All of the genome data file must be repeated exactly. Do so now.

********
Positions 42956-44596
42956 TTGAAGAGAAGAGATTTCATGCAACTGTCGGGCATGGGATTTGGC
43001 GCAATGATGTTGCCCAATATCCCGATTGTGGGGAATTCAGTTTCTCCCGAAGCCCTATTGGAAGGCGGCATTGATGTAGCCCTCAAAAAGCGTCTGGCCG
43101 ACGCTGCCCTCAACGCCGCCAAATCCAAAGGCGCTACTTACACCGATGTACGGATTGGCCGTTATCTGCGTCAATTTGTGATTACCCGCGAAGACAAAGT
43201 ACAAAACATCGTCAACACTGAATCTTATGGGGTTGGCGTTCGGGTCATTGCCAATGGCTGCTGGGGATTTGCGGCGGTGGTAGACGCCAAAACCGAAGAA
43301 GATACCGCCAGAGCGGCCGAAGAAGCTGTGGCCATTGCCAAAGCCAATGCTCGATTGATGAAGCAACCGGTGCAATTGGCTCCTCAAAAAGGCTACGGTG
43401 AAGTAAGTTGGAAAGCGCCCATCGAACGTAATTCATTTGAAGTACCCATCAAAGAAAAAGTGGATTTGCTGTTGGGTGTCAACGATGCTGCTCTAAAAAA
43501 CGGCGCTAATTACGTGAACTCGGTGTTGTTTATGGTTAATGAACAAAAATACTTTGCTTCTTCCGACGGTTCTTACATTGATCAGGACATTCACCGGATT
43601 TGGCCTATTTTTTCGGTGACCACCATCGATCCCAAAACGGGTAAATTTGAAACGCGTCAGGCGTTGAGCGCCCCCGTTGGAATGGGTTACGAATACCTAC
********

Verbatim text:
Positions 42956-44596
42956 TTGAAGAGAAGAGATTTCATGCAACTGTCGGGCATGGGATTTGGC
43001 GCAATGATGTTGCCCAATATCCCGATTGTGGGGAATTCAGTTTCTCCCGAAGCCCTATTGGAAGGCGGCATTGATGTAGCCCTCAAAAAGCGTCTGGCCG
43101 ACGCTGCCCTCAACGCCGCCAAATCCAAAGGCGCTACTTACACCGATGTACGGATTGGCCGTTATCTGCGTCAATTTGTGATTACCCGCGAAGACAAAGT
43201 ACAAAACATCGTCAACACTGAATCTTATGGGGTTGGCGTTCGGGTCATTGCCAATGGCTGCTGGGGATTTGCGGCGGTGGTAGACGCCAAAACCGAAGAA
43301 GATACCGCCAGAGCGGCCGAAGAAGCTGTGGCCATTGCCAAAGCCAATGCTCGATTGATGAAGCAACCGGTGCAATTGGCTCCTCAAAAAGGCTACGGTG
43401 AAGTAAGTTGGAAAGCGCCCATCGAACGTAATTCATTTGAAGTACCCATCAAAGAAAAAGTGGATTTGCTGTTGGGTGTCAACGATGCTGCTCTAAAAAA
43501 CGGCGCTAATTACGTGAACTCGGTGTTGTTTATGGTTAATGAACAAAAATACTTTGCTTCTTCCGACGGTTCTTACATTGATCAGGACATTCACCGGATT
43601 TGGCCTATTTTTTCGGTGACCACCATCGATCCCAAAACGGGTAAATTTGAAACGCGTCAGGCGTTGAGCGCCCCCGTTGGAATGGGTTACGAATACCTAC